On Monday, German conglomerate Bayer AG finalized its $62 billion takeover offer for American agrochemical company Monsanto (MON). The acquisition would create the largest agrochemical company in the world. Here is what the sell-side is saying.
Monsanto- Bayer – deals, deals, deals
At $122/share for Monsanto and no disposals the deal would require BASF to issue equity (Bayer issuing ~25% of the deal value) and would imply a deal ROIC in FY5 of 8.5%, 40bps below their WACC of 8.9% and below the buyback equivalent ROIC of 8.8%. The deal, however, would imply €4.55/share in FCF accretion in FY5 enabling BASF to delever to 0.5x net debt/EBITDA in the same time frame. If they levered back to 1.5x in FY15, we estimate EPS would reach €10.20/share.
Another round of rejections? We expect Monsanto to object to the offer, given its conviction (more adamant than ours) in its R&D pipeline and longer-term competitive advantages. The current target of a mid-teens CAGR implies calendar 2019 EPS of ~$7.70,which on a 1.5x PEG ratio would imply a $169 stretch value, or $127 this year if discounted at 15%. Believing the prior targets would have supported a path to $10 in EPS and a stretchtarget >$250, and >$189 this year on a 15% discount rate.
We expect Monsanto (MON, Hold) to resist any offers under ~$150/share, given that discussions are occurring at the trough of the ag cycle. The
Bayer’s net debt to EBITDA was 2.8x in 2015. The company guides for net financial debt to be below EUR16bn at the end of 2016.
Value-destructive competitive seed dynamic in 2016. MON reiterated prior commentary on seed pricing weakness in NA. The company cited advanced levels of discounting and seed giveaways by a major competitor, which forced advanced discounting at MON to retain market share. This view has been refuted by the competitor. Whatever the cause might be, weak seed pricing is a headwind for the industry that is fighting against broader cyclical weakness.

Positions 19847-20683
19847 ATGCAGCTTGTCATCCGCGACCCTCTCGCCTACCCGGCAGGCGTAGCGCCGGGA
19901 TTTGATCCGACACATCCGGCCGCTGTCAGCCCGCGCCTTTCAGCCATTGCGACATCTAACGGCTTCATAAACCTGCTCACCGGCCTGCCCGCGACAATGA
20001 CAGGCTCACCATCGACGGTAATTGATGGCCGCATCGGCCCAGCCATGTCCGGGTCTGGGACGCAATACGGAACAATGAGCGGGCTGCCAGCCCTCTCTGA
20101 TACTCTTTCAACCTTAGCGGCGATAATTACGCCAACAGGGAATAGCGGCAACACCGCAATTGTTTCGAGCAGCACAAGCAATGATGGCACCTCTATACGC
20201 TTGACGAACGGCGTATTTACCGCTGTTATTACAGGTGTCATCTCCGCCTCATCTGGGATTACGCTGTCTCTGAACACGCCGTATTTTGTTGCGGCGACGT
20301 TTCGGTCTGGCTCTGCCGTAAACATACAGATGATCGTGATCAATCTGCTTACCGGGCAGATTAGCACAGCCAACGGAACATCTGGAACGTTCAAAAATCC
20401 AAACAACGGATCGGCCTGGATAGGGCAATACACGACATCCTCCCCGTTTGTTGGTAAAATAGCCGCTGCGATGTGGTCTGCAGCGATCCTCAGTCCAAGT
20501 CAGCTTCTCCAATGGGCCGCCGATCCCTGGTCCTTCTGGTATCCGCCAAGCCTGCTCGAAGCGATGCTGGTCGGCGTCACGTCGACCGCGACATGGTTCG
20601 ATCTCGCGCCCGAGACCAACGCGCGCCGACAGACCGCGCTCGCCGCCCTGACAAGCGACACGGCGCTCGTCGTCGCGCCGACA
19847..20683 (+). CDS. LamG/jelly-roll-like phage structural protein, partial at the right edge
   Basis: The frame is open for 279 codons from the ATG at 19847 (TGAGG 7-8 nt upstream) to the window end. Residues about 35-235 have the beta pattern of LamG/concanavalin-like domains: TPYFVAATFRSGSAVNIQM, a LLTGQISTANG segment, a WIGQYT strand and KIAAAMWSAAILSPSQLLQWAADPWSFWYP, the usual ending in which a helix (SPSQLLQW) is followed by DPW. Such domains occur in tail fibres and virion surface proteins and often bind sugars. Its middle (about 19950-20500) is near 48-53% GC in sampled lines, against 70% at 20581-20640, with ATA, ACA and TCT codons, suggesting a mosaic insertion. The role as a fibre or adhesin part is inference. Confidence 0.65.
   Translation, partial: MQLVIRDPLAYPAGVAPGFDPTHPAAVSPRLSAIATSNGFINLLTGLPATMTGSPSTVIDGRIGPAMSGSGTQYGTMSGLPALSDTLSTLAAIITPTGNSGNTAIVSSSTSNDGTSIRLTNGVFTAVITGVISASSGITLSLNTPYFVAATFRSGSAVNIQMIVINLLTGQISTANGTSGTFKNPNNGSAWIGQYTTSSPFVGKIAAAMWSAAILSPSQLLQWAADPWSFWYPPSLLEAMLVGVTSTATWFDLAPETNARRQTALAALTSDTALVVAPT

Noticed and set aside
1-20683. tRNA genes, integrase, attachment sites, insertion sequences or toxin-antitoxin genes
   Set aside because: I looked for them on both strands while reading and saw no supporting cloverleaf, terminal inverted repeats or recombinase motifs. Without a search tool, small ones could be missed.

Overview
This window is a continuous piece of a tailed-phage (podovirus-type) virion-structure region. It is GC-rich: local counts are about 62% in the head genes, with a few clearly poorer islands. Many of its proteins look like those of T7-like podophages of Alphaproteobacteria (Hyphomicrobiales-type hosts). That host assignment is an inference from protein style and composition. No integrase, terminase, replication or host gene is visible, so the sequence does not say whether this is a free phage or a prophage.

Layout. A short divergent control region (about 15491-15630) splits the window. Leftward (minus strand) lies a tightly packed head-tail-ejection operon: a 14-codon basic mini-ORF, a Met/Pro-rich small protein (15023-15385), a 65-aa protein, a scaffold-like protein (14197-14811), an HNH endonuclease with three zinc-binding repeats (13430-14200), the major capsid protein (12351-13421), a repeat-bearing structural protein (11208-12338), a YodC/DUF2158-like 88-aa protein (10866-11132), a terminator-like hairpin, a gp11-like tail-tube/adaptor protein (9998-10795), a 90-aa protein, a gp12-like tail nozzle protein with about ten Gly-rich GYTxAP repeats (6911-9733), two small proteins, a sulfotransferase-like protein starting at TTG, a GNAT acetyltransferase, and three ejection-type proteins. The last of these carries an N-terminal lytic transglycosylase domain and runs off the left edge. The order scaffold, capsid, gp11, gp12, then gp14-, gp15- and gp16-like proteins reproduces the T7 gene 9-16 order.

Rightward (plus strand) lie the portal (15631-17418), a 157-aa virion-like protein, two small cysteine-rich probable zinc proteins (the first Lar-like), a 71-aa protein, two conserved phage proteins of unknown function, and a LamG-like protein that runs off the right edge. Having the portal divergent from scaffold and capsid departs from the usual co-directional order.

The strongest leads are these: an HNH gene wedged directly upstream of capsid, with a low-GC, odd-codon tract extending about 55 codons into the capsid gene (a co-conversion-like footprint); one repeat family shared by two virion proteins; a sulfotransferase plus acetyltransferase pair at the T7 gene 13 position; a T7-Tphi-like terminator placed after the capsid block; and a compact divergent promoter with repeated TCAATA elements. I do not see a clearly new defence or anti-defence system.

Combination would create a whale of a seed/pesticides competitor (Apologies to the legendary novel, but we note that Mobay Chemical was an earlier JV between Bayer & Monsanto (in urethanes), that was bought out by Bayer). Senior mgmt. discussions for Bayer to acquire Monsanto have been confirmed (“So it is true: Bayer evaluates Monsanto takeover”, 5/19/16), which we discussed earlier (“Bloomberg reports on Bayer/MON (earlier reported BASF/DuPont”, 5/12/16). A Mon/Bayer combo could create the world largest firm in both seeds & pesticides.
Overall it is now clear that Bayer is unlikely to back away from this transaction even though they will probably have to pay more, hence Investors will have to adjust to the reality of 50:50 Heathcare:Crop Science company which is stretching Bayer’s balance sheet – if the deal is completed. While the strategic rationale from a Crop Science point of view remains clear, dilution of Healthcare will continue to disappoint some investors, therefore while Bayer’s standalone shares are trading substantially below our last published Sum of the parts at €118, we do not expect a recovery in the near-term.
An error. This is because by offering to acquire Monsanto at a discount to S g ( 3.7x ‘ 7E E ITDA 5.8x ‘ 6E E ITDA ChemChina is paying for Syngenta) and a 4% discount to Monsanto’s share price less than 2 years ago, Bayer’s bid looks to be opportunistic. Also, by not putting its best foot forward with its initial bid, Bayer has ceded the high ground in the takeover battle to MON. While we believe a Bayer acquisition of Monsanto is still a possibility, the less-than-serious initial bid enables Monsanto board to i) credibly reject the offer and ii) make a victory for Bayer more challenging. We continue to believe that if Monsanto were to be acquired, the Monsanto board would seek a price of ~$150/share.
See some visualizations below on the companies